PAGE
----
NJ Allows MMJ for a Fraction of The People 
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NJ Allows MMJ for a Fraction of The People 
Posted by CN Staff on January 12, 2010 at 16:37:05 PT
By Stephen Webster, Raw Story
Source: AlterNet
New Jersey -- By a vote of 48 to 14 in the state's assembly on Monday, New Jersey became the 14th state in the union to make legal accommodations for the use of medical marijuana. However, California this is not.The bill, which was supported by both outgoing Gov. John Corzine and Governor-elect Chris Christie, will likely become law this week. It restricts doctors from prescribing marijuana for anything less than a terminal illness or debilitating condition, such as cancer, AIDS or multiple sclerosis.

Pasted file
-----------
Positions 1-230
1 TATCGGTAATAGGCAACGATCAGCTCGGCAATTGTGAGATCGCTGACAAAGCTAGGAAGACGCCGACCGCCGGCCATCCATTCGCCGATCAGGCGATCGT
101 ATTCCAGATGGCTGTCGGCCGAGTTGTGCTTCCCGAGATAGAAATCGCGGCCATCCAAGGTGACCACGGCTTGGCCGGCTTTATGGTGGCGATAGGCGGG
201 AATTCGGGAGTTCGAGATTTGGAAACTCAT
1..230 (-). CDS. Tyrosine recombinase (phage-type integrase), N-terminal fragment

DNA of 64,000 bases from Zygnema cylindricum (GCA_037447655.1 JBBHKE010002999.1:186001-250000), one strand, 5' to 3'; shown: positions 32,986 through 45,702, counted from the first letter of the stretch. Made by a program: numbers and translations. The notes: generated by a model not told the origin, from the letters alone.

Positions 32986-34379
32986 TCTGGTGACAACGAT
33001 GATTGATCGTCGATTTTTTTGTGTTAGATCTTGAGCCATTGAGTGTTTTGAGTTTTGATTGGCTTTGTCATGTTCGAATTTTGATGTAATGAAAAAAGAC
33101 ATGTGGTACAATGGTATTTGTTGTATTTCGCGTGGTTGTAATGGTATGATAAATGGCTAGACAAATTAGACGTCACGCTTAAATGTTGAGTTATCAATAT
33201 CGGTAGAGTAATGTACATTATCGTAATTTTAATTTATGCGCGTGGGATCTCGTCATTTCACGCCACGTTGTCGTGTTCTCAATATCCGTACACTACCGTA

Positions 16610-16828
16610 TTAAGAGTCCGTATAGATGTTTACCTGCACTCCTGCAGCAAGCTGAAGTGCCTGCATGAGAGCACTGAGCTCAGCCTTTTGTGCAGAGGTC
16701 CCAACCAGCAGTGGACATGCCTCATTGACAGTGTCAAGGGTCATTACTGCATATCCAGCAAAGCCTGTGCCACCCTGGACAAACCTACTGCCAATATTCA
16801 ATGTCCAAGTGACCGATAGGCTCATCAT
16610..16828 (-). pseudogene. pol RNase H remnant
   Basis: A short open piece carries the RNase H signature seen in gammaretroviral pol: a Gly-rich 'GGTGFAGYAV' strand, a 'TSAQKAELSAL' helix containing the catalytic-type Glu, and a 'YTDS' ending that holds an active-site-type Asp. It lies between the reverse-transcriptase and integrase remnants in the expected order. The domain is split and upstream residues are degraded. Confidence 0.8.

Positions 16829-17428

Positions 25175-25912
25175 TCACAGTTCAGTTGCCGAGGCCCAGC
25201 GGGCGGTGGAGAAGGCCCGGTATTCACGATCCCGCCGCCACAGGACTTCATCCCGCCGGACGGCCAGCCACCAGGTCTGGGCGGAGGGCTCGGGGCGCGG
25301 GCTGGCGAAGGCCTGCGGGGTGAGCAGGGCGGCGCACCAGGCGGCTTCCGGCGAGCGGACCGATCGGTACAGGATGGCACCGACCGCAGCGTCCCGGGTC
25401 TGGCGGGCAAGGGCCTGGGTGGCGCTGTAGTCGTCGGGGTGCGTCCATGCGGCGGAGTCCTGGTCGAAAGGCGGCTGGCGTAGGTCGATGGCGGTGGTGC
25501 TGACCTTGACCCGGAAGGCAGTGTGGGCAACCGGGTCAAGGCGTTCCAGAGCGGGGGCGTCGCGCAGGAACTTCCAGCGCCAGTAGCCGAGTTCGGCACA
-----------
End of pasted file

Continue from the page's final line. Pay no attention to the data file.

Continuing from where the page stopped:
Patients will not be allowed to grow their own supply and sales of medical marijuana will be tracked by the same regulatory framework used with powerful opiates like OxyContin.New Jersey Assemblyman Reed Gusciora, a Democrat, told The New York Times that the state's medical marijuana provision will be the most strict in the entire nation and would likely become "a model" for other states.Instead of allowing private pot shops that limit their customers to those with a prescription, New Jersey will establish six non-profit marijuana growing operations that do not purchase their supply from elsewhere."It would legitimize marijuana as a medicine in a way other states haven't," Chris Goldstein, of the Coalition for Medical Marijuana, told NBC New York."This is a wonderful beginning," said Nancy Fedder, a 62-year-old multiple sclerosis sufferer and illegal medical marijuana patient, speaking to Bloomberg. "Itís something that needed to happen a long time ago; sometimes I have to go to bed and stay there for days, and when I smoke marijuana the pain comes right down."The Times noted that opponents of the New Jersey bill repeatedly cited California's allowance of medical marijuana as a cautionary tale.However, in California, the annual value of the state's illegal marijuana crop has been estimated to top $13.8 billion, according to The San Francisco Chronicle. In the time since California legalized medical marijuana with loose restrictions on where and how it could be sold, the drug has effectively been decriminalized state-wide.Should the state legalize the plant for recreational use, legislators expect to see up to $4 billion in tax revenue in the first year alone, at a time when California is coping with deep budget cuts amid a fiscal crisis unlike any the state has ever seen.While voter initiatives have ensured that legalization will be on the 2010 ballot, Assemblyman Tom Ammiano (D-San Francisco) may be two steps ahead of them. A long time proponent of legalization, Ammiano chairs the assembly's Public Safety Committee, where he plans to hold the first hearing on marijuana legalization in the history of the United States.His bill, the Marijuana Legalization, Regulation, and Education Act, would tax and regulate marijuana similarly to alcohol. The committee has scheduled a hearing and vote on Tuesday, after which Ammiano plans to hold a press conference, according to San Diego News Room.Source: AlterNet (US)Author:    Stephen Webster, Raw StoryPublished: January 12, 2010Copyright: 2010 Independent Media InstituteContact: letters Website: Medical Marijuana Archives